Friday, March 16, 2018

On handling sacred things

One thing that worries me about being in full-time Christian ministry is the danger of becoming over-familiar with sacred things.  I 'use' the Bible every day.  I pray with and for people as part of my 'job'.  I spend a lot of time reading and thinking about God.  It can all become a bit - comfortable?

Sometimes the tone of conversation is just a bit too jokey, a bit light, betraying a casual disregard which is creeping into my heart.  Sometimes I know the effect I want to have on the congregation, and I am getting better at tweaking what I do to get the result I want - and where, then, is God?  Sometimes - and honestly, I notice this most hanging out with other Christian leaders - we show by the way we talk that at some level we have stopped feeling the awesome weight of glory that there is in the gospel - and it's made worse by the fact that I know that I will still speak, on Sunday from the front of church, as if that weight of glory were real to me.

I don't mean that it's always like that.  I don't mean to imply that we're all hypocrites.  I just want to warn myself: to remind myself, perhaps, of Nadab and Abihu, or of Uzzah.  Holy, holy, holy is the Lord.  Don't forget it.  These are sacred things.  Handle with care.


  1. It's easy for me to ask this, not being involved in church leadership, so I hope it doesn't sound like I'm sniping. And I don't want to accuse you of anything in particular. But how much do you think the situation you describe is down to a sort of professionalisation of church leadership? I mean in terms of it becoming a kind of career, with salary, qualifications required, board of trustees and voting members imposed by charitable status, and so on. Do these structures contribute to what you describe by implicitly making the church work in a way more similar to secular charities and businesses? Can that tend to technicise things in Ellul's sense?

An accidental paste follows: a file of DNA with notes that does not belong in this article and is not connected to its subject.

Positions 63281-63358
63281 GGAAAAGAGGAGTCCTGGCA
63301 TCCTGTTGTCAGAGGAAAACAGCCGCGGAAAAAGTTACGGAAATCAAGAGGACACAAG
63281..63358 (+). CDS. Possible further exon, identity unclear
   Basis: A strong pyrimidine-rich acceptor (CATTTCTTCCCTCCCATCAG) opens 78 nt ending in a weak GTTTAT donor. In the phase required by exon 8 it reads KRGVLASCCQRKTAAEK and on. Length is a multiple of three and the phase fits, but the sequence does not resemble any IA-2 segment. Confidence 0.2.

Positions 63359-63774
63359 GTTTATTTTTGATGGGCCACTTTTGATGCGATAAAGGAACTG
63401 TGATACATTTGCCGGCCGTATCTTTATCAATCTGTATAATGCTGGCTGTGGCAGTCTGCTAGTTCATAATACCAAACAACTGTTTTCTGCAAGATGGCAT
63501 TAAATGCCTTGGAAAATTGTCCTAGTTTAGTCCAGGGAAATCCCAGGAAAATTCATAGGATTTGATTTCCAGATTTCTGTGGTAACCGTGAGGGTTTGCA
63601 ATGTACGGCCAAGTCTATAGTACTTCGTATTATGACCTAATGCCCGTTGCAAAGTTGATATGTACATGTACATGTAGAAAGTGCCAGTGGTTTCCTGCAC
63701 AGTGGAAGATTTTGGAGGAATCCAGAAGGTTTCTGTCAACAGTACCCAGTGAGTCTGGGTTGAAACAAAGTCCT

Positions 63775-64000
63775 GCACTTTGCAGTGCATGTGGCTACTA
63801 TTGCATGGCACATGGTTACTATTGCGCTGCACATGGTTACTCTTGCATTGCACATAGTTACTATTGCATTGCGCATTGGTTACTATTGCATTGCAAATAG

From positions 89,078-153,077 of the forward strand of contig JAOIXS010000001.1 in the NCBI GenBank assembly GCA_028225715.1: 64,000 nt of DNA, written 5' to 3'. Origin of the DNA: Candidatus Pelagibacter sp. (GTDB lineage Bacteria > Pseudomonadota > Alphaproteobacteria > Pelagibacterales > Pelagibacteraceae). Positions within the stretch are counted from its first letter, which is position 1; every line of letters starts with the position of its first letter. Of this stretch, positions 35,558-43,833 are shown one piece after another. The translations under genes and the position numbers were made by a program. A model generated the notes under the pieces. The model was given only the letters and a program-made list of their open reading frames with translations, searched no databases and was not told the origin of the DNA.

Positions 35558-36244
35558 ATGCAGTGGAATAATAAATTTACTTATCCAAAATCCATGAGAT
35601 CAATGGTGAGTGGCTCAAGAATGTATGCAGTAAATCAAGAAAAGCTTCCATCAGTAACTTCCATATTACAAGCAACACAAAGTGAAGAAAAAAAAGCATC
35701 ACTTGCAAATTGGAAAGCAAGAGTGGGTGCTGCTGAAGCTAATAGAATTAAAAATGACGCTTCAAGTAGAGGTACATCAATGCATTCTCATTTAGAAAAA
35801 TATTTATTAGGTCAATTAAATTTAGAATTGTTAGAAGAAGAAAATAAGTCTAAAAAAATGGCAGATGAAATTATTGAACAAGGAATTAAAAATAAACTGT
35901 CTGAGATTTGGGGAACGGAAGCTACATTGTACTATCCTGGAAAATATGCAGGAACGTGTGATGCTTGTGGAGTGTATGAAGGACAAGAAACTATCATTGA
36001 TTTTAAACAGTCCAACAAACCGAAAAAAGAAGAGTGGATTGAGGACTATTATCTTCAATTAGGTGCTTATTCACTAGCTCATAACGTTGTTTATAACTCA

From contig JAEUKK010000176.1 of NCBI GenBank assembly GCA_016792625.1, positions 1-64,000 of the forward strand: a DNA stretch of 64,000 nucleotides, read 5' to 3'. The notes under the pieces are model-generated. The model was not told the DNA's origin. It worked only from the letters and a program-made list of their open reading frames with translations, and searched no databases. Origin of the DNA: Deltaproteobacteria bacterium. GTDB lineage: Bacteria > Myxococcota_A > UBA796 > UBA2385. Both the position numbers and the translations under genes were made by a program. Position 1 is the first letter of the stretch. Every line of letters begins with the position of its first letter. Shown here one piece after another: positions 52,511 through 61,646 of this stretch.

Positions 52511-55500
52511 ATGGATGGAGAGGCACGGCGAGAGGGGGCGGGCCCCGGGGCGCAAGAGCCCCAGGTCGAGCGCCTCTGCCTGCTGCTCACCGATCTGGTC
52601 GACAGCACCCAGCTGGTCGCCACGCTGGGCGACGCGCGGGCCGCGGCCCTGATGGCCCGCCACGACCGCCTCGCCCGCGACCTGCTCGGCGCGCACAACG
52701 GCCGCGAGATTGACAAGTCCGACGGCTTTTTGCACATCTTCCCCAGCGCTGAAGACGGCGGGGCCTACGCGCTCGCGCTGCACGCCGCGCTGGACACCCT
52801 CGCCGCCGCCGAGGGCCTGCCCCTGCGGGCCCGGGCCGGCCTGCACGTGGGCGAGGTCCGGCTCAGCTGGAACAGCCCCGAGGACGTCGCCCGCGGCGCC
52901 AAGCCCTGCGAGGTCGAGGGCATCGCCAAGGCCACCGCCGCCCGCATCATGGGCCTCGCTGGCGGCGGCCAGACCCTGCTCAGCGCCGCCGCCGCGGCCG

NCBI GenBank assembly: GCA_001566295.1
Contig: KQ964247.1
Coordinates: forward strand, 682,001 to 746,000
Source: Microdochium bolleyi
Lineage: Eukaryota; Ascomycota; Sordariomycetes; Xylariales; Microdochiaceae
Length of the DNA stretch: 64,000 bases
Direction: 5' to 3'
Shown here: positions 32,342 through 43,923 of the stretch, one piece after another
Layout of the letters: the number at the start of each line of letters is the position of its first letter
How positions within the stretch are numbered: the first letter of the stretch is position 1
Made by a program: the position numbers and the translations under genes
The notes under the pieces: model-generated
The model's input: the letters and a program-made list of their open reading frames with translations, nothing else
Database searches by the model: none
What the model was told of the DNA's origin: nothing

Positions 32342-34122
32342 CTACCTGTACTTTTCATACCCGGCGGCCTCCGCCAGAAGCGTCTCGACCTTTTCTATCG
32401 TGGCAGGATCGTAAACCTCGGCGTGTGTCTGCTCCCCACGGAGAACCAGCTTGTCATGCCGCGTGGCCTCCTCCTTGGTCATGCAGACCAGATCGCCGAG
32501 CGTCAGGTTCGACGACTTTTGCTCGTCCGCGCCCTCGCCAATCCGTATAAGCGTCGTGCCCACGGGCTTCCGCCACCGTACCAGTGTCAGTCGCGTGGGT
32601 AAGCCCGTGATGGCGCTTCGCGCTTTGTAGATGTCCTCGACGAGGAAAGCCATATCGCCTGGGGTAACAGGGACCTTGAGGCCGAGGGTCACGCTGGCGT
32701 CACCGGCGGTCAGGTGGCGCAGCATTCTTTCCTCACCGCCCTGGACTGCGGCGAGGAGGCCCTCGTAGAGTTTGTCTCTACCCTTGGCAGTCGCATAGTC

1. It seems highly unlikely that the things you describe have had no effect at all. It's always a challenge to map the spiritual reality of the church on to the legal structure of a charity, and to make sure that the former remains primary. (Although as an Independent and broadly Congregational Church, we'd have some of the things you mention anyway, like voting members etc )

      But I suspect the problem is deeper and more essential to the role - there's a strong history of 'priests' leading 'people' in impiety from the OT to the present day.

    2. I should add that in the free churches at least, professionalism has not really taken hold in that way - there usually is no required training, no obvious career path, and no very strong guarantee of a stipend!

    3. Ha ha - perhaps its because of my newfrontiers background, where things happened fairly informally compared to advertising a paid pastor position, building a CV of sorts with Corn Hill training, qualification from Oak Hill and so on. I don't mean to sneer - obviously certain denominations take it to a whole other level.

      With voting members, I meant more the way that what is voted for and how will be shaped to some extent by the demands of the Charity Commission - as will the concept of church membership.

      It will be interesting to see what happens if (when?) the government decide to revoke charitable status for churches and Christian charities who, in their eyes, promote bigotry and are therefore not for the public benefit. Colossal disruption... and yet perhaps greater purity and sense of mission.